That’s a reference to AB321, a bill permanently expanding and enshrining expanded mail voting used in the 2020 election that passed on party lines in the 2021 legislative session. The bill was signed into law by Sisolak earlier this month, making Nevada the sixth state to adopt a largely all-mail voting system.
Lombardo also said he would support a bipartisan “election integrity commission” to oversee elections and “guarantee fairness,” and the creation of a non-partisan or bipartisan redistricting commission to draw new boundary lines for congressional and legislative districts.
Asked by reporters if he believed that the 2020 election in Nevada was accurate, Lombardo said he wasn’t “privy” to the data but believed the current electoral system “makes it easy for people to commit fraud.”
“Your question is, ‘Do I think there was fraud in everything?’ I'm not even going to give you an answer on that,” he said. “My concern is moving forward and how we can better make it easier to vote and harder to cheat.”
The Trump campaign and Nevada Republican Party filed lawsuits and repeatedly made claims of fraud in the weeks and months following the state’s 2020 election. All of the lawsuits failed to make headway in state and federal courts, and Republican Secretary of State Barbara Cegavske’s office released two reports finding no evidence of “wide-spread fraud” in the 2020 election.
Among the challenges Lombardo will face in a Republican primary is defending himself over his 2019 decision to withdraw from the 287(g) collaboration with Immigration and Customs Enforcement. His decision came after a lawsuit from the ACLU and a subsequent court ruling in California that determined “detainers” — holding people in local custody for extra time to allow ICE to detain them — constituted a new arrest and violated the Fourth Amendment’s protection against warrantless arrests.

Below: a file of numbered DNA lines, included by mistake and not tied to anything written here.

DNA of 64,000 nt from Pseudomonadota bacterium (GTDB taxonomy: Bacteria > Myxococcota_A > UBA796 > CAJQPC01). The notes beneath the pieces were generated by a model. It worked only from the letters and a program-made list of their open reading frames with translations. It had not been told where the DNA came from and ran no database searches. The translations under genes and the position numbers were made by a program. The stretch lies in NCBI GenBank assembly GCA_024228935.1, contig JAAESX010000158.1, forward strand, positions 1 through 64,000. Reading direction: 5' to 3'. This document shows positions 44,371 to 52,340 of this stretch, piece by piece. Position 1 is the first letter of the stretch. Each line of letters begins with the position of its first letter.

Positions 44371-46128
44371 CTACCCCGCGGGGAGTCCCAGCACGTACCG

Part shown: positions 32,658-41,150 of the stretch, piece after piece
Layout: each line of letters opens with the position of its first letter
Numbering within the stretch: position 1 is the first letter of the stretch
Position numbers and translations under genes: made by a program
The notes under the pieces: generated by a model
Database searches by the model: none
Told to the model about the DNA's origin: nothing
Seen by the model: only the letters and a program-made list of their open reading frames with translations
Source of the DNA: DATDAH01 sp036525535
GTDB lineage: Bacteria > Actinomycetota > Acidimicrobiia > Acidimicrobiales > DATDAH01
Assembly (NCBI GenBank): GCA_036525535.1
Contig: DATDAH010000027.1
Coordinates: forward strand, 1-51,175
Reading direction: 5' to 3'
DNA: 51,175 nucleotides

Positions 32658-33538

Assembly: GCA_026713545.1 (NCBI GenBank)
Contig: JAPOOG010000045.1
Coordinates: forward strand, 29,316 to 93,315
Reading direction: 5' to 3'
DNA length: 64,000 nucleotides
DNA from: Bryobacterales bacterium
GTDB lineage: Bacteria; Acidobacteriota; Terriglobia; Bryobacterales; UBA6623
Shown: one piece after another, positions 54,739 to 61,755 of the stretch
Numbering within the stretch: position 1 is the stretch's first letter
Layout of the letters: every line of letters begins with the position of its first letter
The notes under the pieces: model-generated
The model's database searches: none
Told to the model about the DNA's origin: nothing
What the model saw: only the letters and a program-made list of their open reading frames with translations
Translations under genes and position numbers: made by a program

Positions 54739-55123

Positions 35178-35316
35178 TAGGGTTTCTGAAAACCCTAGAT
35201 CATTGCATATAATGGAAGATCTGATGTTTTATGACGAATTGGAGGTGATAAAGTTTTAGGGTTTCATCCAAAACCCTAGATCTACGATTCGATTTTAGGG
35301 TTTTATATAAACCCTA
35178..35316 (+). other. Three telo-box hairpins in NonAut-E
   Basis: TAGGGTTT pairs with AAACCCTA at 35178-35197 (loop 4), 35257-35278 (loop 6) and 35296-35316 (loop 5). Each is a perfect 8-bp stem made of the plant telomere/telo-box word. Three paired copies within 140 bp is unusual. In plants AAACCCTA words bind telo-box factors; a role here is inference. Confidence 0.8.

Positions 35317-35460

Immigrant advocates, who argue that local police should stay out of immigration enforcement so immigrants can report crime to police without fear of detainment or deportation during the interaction, have said that Metro continues less-formal collaborations with ICE absent the title. Lombardo said that after withdrawing from the program, Metro “dedicated more internal resources to … identifying and deporting violent criminals.”
“There's been a lot of rhetoric out there that I have created a sanctuary jurisdiction. That is absolutely not true,” Lombardo said. “What we did is adjust, moved resources and addressed the problem to move forward, versus backing up and say, ‘We raised our hands and gave up.’”
Lombardo has also struck a more moderate tone on firearm issues, telling the Nevada Firearms Coalition during a question-and-answer panel last week that he supports universal background checks on firearm purchases, opposed “constitutional carry” and tepid support for limits on high capacity magazines.
“I'm a strong supporter of the Second Amendment,” he said. “This isn't rhetoric. I've carried a gun every day for more than 30 years in the Army as a cop and as your sheriff. I will always support the rights of law-abiding citizens to responsibly own and carry guns.”
Policing and criminal justice reforms
Lombardo took aim at Democratic state leaders for being “more concerned with felons rights, lessening penalties associated with crime and handcuffing the police,” and said he would distinguish himself from his Republican primary opponents by taking the “law and order lane.”
“Yes, police reform is needed ... I appreciate that and we have looked at that, but it's adapting too fast,” he said. “We have created an environment where the police are handcuffed and have an inability to do their job.”
Lawmakers in 2019 passed a comprehensive bill aimed at reducing penalties for certain crimes and ultimately reducing the prison population. The goal is to use the hundreds of millions of dollars in anticipated savings for “reinvestment” activities, such as better preparing inmates for reentering the community.